Hakka
Pha̍k-fa-sṳ Pak-ye̍t
Yue: Cantonese
Yale Romanization Baak yuht
Jyutping Baak3 jyut6
Canton Romanization Bag3 yüd6
Southern Min
Hokkien POJ Pah-oa̍t
Eastern Min
Fuzhou BUC Báh-uŏk
Pu-Xian Min
Hinghwa BUC Beh-e̤̍h
Northern Min
Jian'ou Romanized Bă-ṳ̆e
Vietnamese name
Vietnamese Bách Việt
Zhuang name
Zhuang Bakyez

Names

The modern term "Yue" (Chinese: or ; pinyin: Yuè; Cantonese Yale: Yuht; Wade–Giles: Yüeh4; Vietnamese: Việt; Zhuang: Vot; Early Middle Chinese: Wuat) comes from Old Chinese *ɢʷat (William H. Baxter and Laurent Sagart 2014).[15] It was first written using the pictograph "戉" for an axe (a homophone), in oracle bone and bronze inscriptions of the late Shang dynasty (c. 1200 BC), and later as "越".[16] At that time it referred to a people or chieftain to the northwest of the Shang.[5] In the early 8th century BC, a tribe on the middle Yangtze were called the Yángyuè, a term later used for peoples further south.[5] Between the 7th and 4th centuries BC "Yue" referred to the State of Yue in the lower Yangtze basin and its people.[5][16]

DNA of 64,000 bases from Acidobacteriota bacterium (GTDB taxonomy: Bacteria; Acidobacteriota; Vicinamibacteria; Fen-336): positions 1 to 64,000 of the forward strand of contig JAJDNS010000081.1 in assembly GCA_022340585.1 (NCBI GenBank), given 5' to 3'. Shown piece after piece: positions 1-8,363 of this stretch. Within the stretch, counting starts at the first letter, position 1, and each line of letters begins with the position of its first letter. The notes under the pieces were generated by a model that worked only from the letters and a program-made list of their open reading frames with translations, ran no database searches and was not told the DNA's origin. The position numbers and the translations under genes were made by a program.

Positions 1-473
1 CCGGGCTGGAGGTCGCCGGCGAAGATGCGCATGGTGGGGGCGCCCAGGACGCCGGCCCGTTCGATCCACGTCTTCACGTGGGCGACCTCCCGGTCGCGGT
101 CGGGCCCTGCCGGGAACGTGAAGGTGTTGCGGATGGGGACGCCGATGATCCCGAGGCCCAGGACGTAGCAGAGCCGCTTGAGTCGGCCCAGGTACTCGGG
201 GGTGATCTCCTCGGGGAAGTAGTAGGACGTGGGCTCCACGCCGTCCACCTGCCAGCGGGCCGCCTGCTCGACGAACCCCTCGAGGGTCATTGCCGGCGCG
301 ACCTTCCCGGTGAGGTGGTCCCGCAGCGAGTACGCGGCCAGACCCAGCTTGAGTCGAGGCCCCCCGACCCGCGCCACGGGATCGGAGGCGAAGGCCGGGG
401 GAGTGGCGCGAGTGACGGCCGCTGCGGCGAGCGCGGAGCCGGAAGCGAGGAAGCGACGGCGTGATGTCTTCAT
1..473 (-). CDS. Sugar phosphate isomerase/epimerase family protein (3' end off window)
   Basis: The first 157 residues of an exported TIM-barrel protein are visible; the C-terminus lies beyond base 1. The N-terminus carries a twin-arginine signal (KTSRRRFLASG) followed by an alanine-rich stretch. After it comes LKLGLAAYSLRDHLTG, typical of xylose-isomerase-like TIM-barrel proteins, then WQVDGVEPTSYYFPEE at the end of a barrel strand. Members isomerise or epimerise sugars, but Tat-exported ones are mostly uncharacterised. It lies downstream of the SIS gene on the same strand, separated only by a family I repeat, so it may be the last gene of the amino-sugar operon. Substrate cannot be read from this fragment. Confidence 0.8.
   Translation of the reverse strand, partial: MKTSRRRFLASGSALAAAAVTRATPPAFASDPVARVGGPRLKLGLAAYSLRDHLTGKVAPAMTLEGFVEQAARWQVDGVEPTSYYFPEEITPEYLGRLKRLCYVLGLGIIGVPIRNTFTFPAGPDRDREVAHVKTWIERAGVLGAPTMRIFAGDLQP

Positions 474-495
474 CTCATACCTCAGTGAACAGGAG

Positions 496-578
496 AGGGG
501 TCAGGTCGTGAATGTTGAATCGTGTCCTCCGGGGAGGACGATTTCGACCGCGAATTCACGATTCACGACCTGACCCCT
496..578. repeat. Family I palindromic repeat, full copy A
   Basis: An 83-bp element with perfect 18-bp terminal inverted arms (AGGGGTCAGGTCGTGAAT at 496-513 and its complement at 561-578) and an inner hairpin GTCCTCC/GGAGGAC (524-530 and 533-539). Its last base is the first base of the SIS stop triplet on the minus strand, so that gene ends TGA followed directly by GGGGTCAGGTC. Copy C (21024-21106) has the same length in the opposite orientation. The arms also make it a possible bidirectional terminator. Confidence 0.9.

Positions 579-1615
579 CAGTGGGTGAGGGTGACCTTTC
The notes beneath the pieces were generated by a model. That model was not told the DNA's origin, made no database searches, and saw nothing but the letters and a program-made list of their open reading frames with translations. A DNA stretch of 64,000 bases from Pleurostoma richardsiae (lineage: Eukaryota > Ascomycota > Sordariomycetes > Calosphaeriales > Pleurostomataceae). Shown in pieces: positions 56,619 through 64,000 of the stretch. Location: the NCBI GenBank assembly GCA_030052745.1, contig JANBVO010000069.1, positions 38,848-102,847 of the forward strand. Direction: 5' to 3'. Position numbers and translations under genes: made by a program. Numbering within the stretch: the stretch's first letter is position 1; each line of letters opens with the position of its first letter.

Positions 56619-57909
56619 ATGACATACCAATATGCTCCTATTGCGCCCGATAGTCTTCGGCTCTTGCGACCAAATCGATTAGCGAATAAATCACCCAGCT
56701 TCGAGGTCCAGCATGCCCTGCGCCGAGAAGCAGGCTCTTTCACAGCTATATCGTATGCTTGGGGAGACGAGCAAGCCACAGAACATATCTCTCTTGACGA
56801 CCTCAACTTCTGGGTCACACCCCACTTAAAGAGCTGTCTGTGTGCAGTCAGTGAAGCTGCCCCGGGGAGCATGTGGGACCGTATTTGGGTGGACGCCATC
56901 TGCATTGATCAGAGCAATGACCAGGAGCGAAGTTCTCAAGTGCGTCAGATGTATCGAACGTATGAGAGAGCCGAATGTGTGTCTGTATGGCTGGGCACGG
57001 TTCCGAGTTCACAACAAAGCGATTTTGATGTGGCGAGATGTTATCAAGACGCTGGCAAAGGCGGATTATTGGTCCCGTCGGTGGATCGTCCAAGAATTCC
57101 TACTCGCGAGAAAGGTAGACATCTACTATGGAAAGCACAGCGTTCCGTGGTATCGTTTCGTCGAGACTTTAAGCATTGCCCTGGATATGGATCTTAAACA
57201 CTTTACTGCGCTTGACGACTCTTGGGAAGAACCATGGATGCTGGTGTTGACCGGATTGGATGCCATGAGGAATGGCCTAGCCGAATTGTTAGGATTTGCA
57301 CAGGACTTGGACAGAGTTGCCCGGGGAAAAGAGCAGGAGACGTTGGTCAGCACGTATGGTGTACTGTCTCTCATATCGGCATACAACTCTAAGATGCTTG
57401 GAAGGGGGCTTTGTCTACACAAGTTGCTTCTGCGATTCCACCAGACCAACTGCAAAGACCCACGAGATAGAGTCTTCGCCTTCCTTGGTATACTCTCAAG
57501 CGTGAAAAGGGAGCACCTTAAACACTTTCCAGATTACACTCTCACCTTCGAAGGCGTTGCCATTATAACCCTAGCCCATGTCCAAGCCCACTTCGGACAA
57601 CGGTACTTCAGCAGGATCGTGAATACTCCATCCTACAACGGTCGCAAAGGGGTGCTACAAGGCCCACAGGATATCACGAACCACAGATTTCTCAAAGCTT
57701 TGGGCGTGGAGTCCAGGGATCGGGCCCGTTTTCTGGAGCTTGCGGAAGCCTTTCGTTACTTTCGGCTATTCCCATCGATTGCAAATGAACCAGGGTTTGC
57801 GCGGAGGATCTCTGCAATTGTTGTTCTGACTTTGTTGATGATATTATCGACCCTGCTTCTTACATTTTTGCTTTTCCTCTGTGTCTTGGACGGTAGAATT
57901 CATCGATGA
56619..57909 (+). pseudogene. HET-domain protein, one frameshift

The term "Hundred Yue" first appears in the book Lüshi Chunqiu compiled around 239 BC.[17] It was used as a collective term for the non-Chinese populations of south and southwest China and northern Vietnam.[5]

Ancient texts mention a number of Yue states or groups. Most of these names survived into early imperial times:

Ancient Yue states or groups
Chinese Mandarin Cantonese (Jyutping) Zhuang Vietnamese Literal English trans.: